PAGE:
Far from being bizarre and senseless illusions, dreams have long been respected by many to serve an important problem solving function for mankind. (Last week's posts introduced Strategy of the Spirit #3: 10 reasons to take Dream Work seriously + 3 ways to get started )
Nobel Prize winner Neils Bohr dreamt of a pleasant day at the races and realized that the marked lanes of the race track within which the horses are required to run were analogies of the fixed and specific orbit that electrons are required to follow in the circulation around atomic nuclei. This lead to his formulation of Quantum Theory and subsequent winning of the Nobel Prize.
Paul McCartney, musician and former Beatle, states that he composed his song “Yesterday” while sleeping. He feels it is his most perfect composition.
Harriet Tubman claimed that her dreams helped her to locate the routes for the Underground Railroad that rescued hundreds of slaves in the years before the Civil War.
Jack Nicklaus discovered a golf swing in a dream that brought him out of a slump.
Elizabeth Rauscher, a physicist, solved some difficult equations in a dream and published the results in a scientific journal.
Leo Katz, a visionary artist, often uses images of dreams to inspire his paintings.
Rene Descartes had three dreams one night that revealed to him the basis of the philosophy to which he devoted his life work.
John Milton, the British poet, wrote in Paradise Lost that his verse was regularly inspired, even dictated to him, in his sleep.
William Blake, British poet and artist, credited the discovery of his method of illuminated engraving to a dream, and wrote that he received specific instructions in painting in his dreams.
Dmitry Medeleyev, the developer of the scientific periodic table of elements, said he had been struggling with the structure of the periodic table in waking life when he had a dream in which “all the elements were placed as they should be. I woke up and immediately wrote it down. Eventually there was only one place which needed to be corrected.”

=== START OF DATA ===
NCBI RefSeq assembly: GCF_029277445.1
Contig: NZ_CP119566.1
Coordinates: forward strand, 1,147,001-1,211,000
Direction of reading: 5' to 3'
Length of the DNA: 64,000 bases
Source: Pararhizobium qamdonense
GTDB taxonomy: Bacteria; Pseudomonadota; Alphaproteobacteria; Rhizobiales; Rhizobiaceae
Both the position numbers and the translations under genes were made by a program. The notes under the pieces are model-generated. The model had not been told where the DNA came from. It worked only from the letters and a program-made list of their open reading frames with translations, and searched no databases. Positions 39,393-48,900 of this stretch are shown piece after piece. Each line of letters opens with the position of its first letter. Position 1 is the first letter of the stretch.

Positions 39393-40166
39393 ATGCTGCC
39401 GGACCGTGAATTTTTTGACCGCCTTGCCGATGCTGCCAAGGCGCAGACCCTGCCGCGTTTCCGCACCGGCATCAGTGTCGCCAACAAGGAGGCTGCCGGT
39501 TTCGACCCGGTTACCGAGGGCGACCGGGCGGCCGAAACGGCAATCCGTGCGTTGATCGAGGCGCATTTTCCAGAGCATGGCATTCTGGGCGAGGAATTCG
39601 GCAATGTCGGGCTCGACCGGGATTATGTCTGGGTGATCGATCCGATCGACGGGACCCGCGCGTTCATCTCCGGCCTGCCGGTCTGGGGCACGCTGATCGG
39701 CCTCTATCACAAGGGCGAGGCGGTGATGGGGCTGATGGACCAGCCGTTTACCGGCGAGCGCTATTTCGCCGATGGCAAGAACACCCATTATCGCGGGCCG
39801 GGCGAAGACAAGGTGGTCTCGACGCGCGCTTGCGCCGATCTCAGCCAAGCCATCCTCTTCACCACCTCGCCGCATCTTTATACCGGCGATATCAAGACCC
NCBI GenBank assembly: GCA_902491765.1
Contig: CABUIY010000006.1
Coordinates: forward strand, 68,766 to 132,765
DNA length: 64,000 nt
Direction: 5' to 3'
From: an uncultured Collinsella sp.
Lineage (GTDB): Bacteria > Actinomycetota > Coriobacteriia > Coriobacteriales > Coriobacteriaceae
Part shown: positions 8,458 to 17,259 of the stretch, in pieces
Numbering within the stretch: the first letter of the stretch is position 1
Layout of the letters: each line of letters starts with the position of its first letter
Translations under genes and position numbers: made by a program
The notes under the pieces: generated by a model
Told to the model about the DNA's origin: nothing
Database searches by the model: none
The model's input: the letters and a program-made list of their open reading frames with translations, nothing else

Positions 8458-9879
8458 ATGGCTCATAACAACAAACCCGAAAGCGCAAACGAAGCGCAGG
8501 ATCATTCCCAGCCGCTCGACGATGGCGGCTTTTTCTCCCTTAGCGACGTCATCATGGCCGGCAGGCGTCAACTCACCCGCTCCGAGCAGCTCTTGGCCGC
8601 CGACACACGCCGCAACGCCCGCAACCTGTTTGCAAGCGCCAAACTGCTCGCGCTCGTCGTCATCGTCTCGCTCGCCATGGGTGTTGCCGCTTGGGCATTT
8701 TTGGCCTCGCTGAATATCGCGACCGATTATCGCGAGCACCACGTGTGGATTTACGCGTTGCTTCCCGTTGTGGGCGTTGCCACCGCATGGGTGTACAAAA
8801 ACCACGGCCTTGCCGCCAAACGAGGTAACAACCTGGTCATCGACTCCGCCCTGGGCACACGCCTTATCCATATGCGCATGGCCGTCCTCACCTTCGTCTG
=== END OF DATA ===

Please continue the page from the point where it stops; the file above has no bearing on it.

Friedrech August Kekule launched the field of organic chemistry when he discovered in half sleeps both the formation of carbon chains and the circular structure of the benzene ring.
Elias Howe invented the lock stitch sewing machine and beat Isaac Singer to the patent thanks to his recalling a frightening dream that gave him the right idea about where to place the eye of the needle.
Mahatma Ghandi stated that the idea for the non-violent strike came to him in a dream. He went on to lead India to independence from Great Britain by developing the strategy of passive resistance—a strategy directly inspired by his dream.
Frederico Fellini, Italian filmmaker, claims that his films always begin with characters that have appeared to him in dreams.
Robert Altman, filmmaker, states that his film Three Women was based on a dream.
Ingmar Bergman’s films Sawdust and Tinsel and Cries and Whispers were both inspired in part by dreams that haunted him.
William Styron awoke from a dream with the idea for his book Sophie’s Choice
Robert Louis Stevenson’s The Strange Case of Dr. Jekyll and Mr. Hyde was inspired by a dream.
Richard Bach, eight years after he had written and shelved the first half of his best seller Jonathan Livingston Seagull, unexpectedly had a dream in which he finished the rest of the story. The dream picked up exactly where he had left off so long ago.
Richard Wagner said of the his opera Tristan un Isolde “I dreamt all this, never could my poor head have invented such a thing purposely.” He also credits the musical idea for the overture to Das Rheingold to a dream he had.
Johannes Brahms credits a dream with the basic idea for his First Piano Concerto.
Paul Webster, the author of“Love is a Many Splendid Thing”, “The Twelfth of Never”, “The Love Theme from dr. Zhivago,” and many other popular songs, never went to bed in his most creative years without a pen and paper. He told his son and others that his dreams were a constant source of inspiration.
August Strindberg, the Swedish playwright, said in an interview, “I believe in dreams for my brain works sharpest when I am asleep.”
Edwin Moses, the Olympic runner, and Toller Cranston the innovative ice-skater, have both used their dreams for ideas and inspiration to improve their performance.
Steve Allen, author, musician, comedian, and developer of the PBS television series The Meeting of the Minds used dreams regularly to enhance his creativity and generate new ideas. His most successful song “This Could Be the Start of Something Big" came directly out of a dream.
The Bible, other Holy Books and Wisdom of Indigenous People everywhere are full of inspired leaders and visionaries who understood that dreams can be important communications from a larger reality.
Notice that the above are scientists, mathemeticians, musicians, artists, social activists, and athletes. What are your dreams trying to help you with? Are you paying attention? Don't miss: How to Incubate a Dream. Have you had a dream give you some helpful or important information?
Don't forget to "Like", Share, Pin, Comment and subscribe to blog below or in sidebar!